Plast Reconstr Surg 2010 Dec;126(6):1865-73
Department of Surgery, University of Michigan, Ann Arbor, MI 48109-0340, USA.
Background: Bionic limbs require sensitive, durable, and physiologically relevant bidirectional control interfaces. Modern central nervous system interfacing is high risk, low fidelity, and failure prone. Peripheral nervous system interfaces will mitigate this risk and increase fidelity by greatly simplifying signal interpretation and delivery. This study evaluates in vivo relevance of a hybrid peripheral nervous system interface consisting of biological acellular muscle scaffolds made electrically conductive using poly(3,4-ethylenedioxythiophene).
Methods: Peripheral nervous system interfaces were tested in vivo using the rat hind-limb conduction-gap model for motor (peroneal) and sensory (sural) nerves. Experimental groups included acellular muscle, iron(III) chloride-treated acellular muscle, and poly(3,4-ethylenedioxythiophene) polymerized on acellular muscle, each compared with intact nerve, autogenous nerve graft, and empty (nonreconstructed) nerve gap controls (n=5 for each). Interface lengths tested included 0, 5, 10, and 20 mm. Immediately following implantation, the interface underwent electrophysiologic characterization in vivo using nerve conduction studies, compound muscle action potentials, and antidromic sensory nerve action potentials.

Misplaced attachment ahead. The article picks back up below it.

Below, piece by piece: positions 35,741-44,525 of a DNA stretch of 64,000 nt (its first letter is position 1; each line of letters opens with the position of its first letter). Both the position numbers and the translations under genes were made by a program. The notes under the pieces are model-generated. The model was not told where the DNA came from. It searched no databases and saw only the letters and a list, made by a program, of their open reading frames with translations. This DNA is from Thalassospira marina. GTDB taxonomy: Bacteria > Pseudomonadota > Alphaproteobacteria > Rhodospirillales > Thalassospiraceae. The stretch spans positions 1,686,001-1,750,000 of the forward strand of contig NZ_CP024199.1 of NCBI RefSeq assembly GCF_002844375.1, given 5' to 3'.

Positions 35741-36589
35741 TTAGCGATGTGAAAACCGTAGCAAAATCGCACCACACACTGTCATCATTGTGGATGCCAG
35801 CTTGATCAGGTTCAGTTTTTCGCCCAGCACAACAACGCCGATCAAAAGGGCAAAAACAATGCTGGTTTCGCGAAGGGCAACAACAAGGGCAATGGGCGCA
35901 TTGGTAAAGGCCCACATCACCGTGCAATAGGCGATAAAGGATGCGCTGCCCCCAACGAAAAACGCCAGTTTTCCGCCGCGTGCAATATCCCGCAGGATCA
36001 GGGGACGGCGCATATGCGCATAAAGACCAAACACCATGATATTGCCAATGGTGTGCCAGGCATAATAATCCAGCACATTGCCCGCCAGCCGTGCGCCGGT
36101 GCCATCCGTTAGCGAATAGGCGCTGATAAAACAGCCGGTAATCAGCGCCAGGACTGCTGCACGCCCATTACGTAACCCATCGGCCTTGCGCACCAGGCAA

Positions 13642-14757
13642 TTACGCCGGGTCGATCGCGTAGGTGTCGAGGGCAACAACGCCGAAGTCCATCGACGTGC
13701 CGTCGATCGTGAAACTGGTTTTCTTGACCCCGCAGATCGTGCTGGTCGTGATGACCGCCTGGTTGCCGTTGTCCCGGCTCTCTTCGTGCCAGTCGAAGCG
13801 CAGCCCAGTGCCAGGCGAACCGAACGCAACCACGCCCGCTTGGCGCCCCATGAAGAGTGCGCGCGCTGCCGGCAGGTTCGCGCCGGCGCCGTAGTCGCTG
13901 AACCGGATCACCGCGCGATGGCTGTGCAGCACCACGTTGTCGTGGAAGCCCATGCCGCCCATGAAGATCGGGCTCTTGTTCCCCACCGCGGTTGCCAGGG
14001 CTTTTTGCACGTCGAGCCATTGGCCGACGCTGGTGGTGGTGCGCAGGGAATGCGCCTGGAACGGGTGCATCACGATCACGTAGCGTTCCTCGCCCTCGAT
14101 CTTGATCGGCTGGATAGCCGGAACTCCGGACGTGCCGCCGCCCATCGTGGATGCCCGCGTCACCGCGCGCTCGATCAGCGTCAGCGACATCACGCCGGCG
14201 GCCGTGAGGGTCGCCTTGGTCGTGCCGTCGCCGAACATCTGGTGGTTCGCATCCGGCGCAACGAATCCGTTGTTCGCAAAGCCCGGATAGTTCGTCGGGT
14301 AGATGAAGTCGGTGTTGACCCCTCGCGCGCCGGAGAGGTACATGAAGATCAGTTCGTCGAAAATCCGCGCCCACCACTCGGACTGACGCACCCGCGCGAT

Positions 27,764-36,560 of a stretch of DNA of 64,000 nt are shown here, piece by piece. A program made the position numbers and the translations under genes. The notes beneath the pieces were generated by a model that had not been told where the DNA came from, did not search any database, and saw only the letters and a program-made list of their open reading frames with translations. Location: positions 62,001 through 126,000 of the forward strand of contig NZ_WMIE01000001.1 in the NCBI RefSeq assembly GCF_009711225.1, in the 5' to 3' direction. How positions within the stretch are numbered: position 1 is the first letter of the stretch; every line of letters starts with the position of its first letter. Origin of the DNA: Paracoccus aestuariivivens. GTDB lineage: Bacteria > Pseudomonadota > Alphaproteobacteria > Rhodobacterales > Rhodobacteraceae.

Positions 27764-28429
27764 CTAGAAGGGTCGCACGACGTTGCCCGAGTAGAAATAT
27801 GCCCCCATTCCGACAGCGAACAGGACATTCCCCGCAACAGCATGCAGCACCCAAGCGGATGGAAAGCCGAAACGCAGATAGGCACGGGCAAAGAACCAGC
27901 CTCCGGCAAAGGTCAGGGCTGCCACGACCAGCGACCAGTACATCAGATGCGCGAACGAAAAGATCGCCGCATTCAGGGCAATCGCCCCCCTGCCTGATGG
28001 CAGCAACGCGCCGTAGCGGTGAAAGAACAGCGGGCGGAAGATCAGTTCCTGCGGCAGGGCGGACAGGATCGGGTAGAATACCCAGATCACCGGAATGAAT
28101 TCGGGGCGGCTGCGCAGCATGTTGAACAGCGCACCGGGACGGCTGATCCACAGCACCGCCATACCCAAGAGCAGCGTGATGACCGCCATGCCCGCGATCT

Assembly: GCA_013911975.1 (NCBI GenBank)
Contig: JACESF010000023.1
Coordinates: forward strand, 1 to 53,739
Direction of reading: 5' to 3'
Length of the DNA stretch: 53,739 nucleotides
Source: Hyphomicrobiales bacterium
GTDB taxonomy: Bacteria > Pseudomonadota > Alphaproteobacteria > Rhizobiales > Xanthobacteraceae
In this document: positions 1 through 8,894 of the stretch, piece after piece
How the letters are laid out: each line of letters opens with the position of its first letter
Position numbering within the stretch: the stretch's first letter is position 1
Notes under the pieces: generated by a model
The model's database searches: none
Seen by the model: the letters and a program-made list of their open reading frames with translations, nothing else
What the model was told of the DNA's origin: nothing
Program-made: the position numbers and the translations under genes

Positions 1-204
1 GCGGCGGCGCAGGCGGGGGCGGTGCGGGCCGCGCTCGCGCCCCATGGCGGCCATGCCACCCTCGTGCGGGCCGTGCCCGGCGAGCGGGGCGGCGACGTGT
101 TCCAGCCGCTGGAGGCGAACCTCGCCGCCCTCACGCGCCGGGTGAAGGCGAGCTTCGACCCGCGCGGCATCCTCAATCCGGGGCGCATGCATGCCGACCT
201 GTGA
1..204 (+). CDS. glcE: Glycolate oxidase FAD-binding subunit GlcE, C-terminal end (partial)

Results: Both efferent and afferent electrophysiology demonstrates acellular muscle-poly(3,4-ethylenedioxythiophene) interfaces conduct physiologic action potentials across nerve conduction gaps of at least 20 mm with amplitude and latency not differing from intact nerve or nerve grafts, with the exception of increased velocity in the acellular muscle-poly(3,4-ethylenedioxythiophene) interfaces.
Conclusions: Nonmetallic, biosynthetic acellular muscle-poly(3,4-ethylenedioxythiophene) peripheral nervous system interfaces both sense and stimulate physiologically relevant efferent and afferent action potentials in vivo. This demonstrates their relevance not only as a nerve-electronic coupling device capable of reaching the long-sought goal of closed-loop neural control of a prosthetic limb, but also in a multitude of other bioelectrical applications.